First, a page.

Remember that kid in your kindergarten class who ate things they weren’t supposed to? You know, the one who smeared glue on her hands and licked it off, and chewed on those fruit-scented markers? I was that kid. At the time, it seemed like the natural thing to do.
My reading skills weren’t quite developed at the age of four, so seeing a bottle filled with a white, creamy liquid and the picture of a cow on the front meant that it must have been milk. I remember it tasting very different than the milk I had at home, but I liked the strange aftertaste it left in my mouth.
Looking back at all the crazy things that I ate as a child, I decided to do some research. I had this notion that my “food” choices negatively affected my health as an adult. I was convinced that there was some sort of correlation and, as it turned out, my theory was correct. As a child, I had a non-severe case of pica, which is an uncontrollable urge to eat non-food items (e.g. sand, art supplies, etc.).
I wasn’t officially diagnosed because my educators and my parents didn’t see any issues with me putting art supplies in my mouth. They thought it was normal behaviour for kids to be curious and to eat everything within their reach. And although I liked to experiment, I wasn’t downing bottles of glue every day, so that probably eased their minds. Once I reached the first grade and my ability to read developed, I stopped eating art supplies for fun, much to my teachers’ and parents’ delight. But the damage was done, and so my non-severe case of pica eventually became iron-deficiency anemia, an irritating but relatively easy-to-manage disorder.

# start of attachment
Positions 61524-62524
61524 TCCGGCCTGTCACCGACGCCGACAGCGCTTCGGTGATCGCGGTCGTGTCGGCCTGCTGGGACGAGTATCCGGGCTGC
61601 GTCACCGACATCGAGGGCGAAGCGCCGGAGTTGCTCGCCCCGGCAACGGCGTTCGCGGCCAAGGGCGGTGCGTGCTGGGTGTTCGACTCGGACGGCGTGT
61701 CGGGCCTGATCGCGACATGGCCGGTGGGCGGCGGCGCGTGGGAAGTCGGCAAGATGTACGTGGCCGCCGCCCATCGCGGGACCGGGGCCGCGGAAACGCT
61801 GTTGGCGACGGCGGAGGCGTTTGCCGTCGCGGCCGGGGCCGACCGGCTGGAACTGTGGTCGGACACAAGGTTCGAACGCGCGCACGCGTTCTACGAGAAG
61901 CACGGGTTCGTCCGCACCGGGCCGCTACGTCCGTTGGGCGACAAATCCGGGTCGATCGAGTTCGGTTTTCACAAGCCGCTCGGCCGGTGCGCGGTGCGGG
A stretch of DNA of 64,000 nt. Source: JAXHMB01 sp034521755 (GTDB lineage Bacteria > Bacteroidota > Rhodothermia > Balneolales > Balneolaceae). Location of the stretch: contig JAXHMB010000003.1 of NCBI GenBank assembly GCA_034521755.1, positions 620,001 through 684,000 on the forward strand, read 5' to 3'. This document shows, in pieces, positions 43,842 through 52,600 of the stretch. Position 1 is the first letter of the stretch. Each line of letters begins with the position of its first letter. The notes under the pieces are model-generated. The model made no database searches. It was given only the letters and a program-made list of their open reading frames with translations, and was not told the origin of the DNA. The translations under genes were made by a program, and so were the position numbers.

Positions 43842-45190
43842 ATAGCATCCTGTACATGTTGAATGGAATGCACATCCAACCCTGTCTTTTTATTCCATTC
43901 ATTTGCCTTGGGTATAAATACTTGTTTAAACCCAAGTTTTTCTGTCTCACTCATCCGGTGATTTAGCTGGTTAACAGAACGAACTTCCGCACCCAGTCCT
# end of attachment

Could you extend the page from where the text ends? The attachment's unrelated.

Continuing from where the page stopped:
We’ve all done crazy things as children, like putting our siblings in the dryer, using swear words we don’t understand, and prank-calling random houses in the phone book. As we grow, we develop an understanding of social cues and taboos, and how to differentiate between right and wrong. Most of our cherished life lessons arise from childhood occurrences, so we come to accept our mistakes and our blunders as beneficial stepping-stones. Some days I look back obsessively at my early years and beat myself up over the mistakes I've made. However, I always smile and think to myself: at least the glue was non-toxic.
Hoda is a 21-year-old student currently in her second year at Algonquin College for Professional Writing. With an unintentional penchant for awkward situations, she can be found roaming the streets of Ottawa, falling over her own feet, facing everyone when riding an elevator and responding inappropriately to compliments. She spends most of her time with her family, friends, MacBook Pro and books. She is an introvert at heart, and sarcasm is her mother tongue.
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